Marctaro - What a good idea..would anyone out there care to send me off somewhere? Perhaps I do need a PayPal piggie bank installed...hmmm
    I do plan to go to Paris in October but I;ve heard that Prague is SO beautiful and I've never even been there :O Yeah all those pretty little paint boxes taht I never use anymore...

    Peter you'll be happy to know I went back into the closet today :)

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  16. Hi Carol, it's so nice to see the watercolors and thanks for the lesson and tips! Your watercolors are such an inspiration - I will start my experiments soon!

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  17. 2 complementary colors, eh? I'll begin with my mini buddha board, it involves brush and water, and I'm sure I'll graduate to paper and 2 colors before you come back from Paris. Bon séjour là-bas!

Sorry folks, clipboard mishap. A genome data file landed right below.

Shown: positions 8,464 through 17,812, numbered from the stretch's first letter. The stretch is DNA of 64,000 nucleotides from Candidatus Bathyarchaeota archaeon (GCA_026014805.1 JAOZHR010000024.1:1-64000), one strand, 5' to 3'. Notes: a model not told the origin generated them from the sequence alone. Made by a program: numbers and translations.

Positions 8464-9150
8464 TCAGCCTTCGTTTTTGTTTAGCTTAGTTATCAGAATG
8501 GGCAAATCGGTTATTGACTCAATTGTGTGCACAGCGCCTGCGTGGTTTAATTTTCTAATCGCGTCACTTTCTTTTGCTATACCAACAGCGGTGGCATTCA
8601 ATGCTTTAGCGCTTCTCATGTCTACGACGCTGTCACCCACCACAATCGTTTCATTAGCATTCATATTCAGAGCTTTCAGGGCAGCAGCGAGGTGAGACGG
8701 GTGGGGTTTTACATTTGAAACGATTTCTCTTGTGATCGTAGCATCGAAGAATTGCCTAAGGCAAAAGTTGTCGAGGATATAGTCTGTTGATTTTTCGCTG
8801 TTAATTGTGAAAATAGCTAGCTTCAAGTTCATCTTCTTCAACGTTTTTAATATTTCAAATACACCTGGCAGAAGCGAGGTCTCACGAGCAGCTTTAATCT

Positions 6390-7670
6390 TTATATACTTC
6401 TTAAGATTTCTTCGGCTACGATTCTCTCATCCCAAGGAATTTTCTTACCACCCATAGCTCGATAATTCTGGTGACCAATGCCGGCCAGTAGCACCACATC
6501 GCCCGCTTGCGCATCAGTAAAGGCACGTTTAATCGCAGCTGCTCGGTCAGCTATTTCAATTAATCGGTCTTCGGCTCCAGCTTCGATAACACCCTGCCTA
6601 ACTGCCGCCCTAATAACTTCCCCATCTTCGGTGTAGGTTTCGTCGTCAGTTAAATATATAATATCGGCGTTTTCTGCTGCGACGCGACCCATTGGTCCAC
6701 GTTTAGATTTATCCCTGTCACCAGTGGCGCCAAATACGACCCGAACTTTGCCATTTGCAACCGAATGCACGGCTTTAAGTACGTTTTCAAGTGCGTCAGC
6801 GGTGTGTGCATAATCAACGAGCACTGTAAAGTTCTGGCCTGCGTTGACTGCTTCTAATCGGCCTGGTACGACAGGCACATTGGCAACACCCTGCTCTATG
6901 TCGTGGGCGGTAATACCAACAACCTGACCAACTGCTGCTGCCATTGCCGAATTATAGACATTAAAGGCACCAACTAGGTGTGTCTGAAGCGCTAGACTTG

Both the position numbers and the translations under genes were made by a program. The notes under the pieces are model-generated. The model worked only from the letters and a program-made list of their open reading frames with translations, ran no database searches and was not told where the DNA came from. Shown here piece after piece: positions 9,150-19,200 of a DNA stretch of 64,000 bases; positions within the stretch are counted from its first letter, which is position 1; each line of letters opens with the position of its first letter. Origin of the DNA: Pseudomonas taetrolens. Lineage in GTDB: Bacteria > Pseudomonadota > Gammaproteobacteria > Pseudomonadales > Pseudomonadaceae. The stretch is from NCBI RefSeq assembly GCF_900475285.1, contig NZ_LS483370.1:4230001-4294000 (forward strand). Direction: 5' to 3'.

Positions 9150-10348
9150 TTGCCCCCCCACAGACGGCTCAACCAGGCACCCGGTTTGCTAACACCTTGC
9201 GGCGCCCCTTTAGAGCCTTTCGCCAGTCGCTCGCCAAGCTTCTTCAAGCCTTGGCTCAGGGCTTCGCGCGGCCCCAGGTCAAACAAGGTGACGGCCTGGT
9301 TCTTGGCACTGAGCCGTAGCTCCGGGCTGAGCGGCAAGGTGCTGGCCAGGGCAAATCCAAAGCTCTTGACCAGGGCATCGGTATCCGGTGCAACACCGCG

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  19. Oh I so agree with you about the galleries and even people in general! So few respect watercolor! Its considered a student or a hobbyist medium or worse a bored housewife medium. And until someone tries it and invests in it its nearly impossible to appreciate its complexity. Sad but true. Somehow - we - Watercolor artists too often end up on a back burner while Oil stands strong and Acrylic takes over the world.